Foreign Minister Nikos Christodoulides on Monday welcomed the agreement by the EU28 foreign ministers for ‘restrictive measures’ targeting those involved in Turkey’s hydrocarbon drilling activity off Cyprus.
Monday’s decisions in Luxembourg are a continuation of the political, diplomatic and economic measures taken by EU foreign ministers last July in light of Turkey’s non-compliance with EU decisions, Christodoulides said in a written statement.
“I express my satisfaction over the outcome that strengthens our efforts to prevent and put an end to Turkey’s illegal activities,” he said.
He added that the EU has sent a clear message to Turkey that its actions are condemnable, “but at the same time it is also a message to all those involved in these illegal activities that their actions have consequences.”
The main focus of Monday’s meeting in Luxembourg was Turkey’s incursion into Syria, but its hydrocarbon activities in Cyprus block 7 of its EEZ was also on the agenda.
EU countries committed to suspending arms exports to Turkey over its actions in Syria but stopped short of the EU-wide arms embargo that France and Germany had sought.
On Cyprus, the 28 EU foreign affairs ministers said in a text that the council reaffirmed its full solidarity with Cyprus, regarding the respect of its sovereignty and sovereign rights in accordance with international law.
The council “recalls its conclusions of 15 July 2019 in all its parts, and notably that delimitation of exclusive economic zones and continental shelf should be addressed through dialogue and negotiation in good faith, in full respect of international law and in accordance with the principle of good neighbourly relations.”
Based on preparatory work already undertaken, the council “agrees that a framework regime of restrictive measures targeting natural and legal persons responsible for or involved in the illegal drilling activity of hydrocarbons in the Eastern Mediterranean is put in place, and invites the high representative and the commission to swiftly present proposals to this effect.”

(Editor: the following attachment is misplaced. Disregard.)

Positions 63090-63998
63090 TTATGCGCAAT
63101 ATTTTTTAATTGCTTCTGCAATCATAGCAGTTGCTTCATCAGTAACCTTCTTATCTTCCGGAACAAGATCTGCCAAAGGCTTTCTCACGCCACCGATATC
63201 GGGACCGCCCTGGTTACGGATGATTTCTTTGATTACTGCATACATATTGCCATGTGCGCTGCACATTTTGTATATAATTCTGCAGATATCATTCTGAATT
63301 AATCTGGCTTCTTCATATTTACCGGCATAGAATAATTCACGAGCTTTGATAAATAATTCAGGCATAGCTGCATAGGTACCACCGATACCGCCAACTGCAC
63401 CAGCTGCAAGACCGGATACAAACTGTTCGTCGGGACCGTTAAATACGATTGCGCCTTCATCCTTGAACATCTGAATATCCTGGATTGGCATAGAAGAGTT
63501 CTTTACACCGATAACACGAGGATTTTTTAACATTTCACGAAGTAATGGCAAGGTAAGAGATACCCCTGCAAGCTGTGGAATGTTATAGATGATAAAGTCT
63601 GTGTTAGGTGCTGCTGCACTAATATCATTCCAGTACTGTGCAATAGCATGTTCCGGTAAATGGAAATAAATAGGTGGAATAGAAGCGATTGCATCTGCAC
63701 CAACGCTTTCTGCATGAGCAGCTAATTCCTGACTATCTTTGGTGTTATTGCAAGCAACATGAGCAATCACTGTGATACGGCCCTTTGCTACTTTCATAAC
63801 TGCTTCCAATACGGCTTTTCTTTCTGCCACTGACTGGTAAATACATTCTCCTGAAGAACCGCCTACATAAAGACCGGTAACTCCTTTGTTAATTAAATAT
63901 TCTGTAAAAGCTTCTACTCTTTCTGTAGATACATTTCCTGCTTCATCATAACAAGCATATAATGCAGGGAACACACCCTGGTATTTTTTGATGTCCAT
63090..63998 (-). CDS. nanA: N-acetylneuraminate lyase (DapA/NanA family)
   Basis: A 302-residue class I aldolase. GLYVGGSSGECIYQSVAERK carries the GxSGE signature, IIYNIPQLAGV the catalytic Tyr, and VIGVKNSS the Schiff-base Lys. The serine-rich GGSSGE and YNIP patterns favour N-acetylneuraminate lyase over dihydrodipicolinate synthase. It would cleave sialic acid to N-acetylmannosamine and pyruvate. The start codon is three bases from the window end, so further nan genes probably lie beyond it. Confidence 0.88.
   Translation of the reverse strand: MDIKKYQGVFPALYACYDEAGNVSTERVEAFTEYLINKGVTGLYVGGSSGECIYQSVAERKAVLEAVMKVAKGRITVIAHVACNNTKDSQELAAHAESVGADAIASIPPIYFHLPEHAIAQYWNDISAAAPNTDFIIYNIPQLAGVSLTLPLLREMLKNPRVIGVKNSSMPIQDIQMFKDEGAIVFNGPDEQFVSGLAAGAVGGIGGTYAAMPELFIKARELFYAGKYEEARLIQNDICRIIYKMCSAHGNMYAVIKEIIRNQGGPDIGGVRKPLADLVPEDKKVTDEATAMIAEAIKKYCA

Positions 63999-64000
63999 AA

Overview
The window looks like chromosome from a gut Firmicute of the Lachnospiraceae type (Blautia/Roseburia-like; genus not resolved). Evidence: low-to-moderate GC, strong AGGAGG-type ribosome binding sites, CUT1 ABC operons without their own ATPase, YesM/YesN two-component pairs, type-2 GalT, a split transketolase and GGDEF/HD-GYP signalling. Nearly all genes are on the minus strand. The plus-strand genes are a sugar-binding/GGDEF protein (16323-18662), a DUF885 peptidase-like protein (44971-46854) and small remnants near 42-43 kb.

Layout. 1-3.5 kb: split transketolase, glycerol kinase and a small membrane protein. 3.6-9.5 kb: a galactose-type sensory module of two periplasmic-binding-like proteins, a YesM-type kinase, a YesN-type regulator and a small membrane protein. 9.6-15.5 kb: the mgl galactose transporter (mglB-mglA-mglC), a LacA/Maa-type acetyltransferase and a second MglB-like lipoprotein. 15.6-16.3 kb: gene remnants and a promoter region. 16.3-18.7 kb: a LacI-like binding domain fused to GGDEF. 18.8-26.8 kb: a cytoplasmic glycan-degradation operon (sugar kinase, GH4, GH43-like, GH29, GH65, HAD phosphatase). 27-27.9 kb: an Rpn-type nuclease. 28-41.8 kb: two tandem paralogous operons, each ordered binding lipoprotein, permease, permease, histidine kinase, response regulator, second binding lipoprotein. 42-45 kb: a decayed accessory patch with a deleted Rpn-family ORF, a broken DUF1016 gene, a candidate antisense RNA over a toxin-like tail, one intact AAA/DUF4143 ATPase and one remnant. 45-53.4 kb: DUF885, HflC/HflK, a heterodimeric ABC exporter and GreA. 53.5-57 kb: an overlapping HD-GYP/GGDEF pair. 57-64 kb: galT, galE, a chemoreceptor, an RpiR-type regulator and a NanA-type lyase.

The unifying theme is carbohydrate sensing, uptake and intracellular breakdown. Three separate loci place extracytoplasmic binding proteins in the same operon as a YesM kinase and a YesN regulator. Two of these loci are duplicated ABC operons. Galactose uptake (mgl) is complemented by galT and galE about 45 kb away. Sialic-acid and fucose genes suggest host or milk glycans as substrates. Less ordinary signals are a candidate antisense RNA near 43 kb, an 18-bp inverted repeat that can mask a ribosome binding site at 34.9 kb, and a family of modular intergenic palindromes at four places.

No details of the measures were announced.
The minister said that following an understanding between President Nicos Anastasiades and the president of the European Council Donald Tusk the issue will be further discussed at the level of leaders at the forthcoming European Council meeting on Thursday and Friday, which will ratify the Foreign Affairs Council conclusions.
Turkey was quick to condemn the EU’s statements regarding both Syria and Cyprus.
“We will seriously review our cooperation with the EU on certain areas due to its unlawful and biased attitude,” on Cyprus and Syria, the Turkish Foreign Ministry said.
Speaking before the meeting high representative and commission vice president Federica Mogherini told the press: “Today we are mainly discussing the military operations in Syria. […] And obviously, as you know, member states will discuss how far they are ready to go on some measures that are on the table when it comes to the Turkish military activities in Syria, but also the drillings in Cyprus.”
The foreign affairs council conclusions follow Turkey’s latest move concerning the dispatch of its drillship Yavuz to Cyprus’ offshore block 7 off southwest Cyprus a few weeks after the government announced it granted exploration licences on the same block to France’s Total and Italy’s Eni. Turkey said at the time that a section of block 7 was within the Turkish continental shelf, which had been registered with the UN and that it would not allow any foreign country, company or vessel to engage in unauthorised hydrocarbon exploration and exploitation activities within its maritime jurisdiction areas.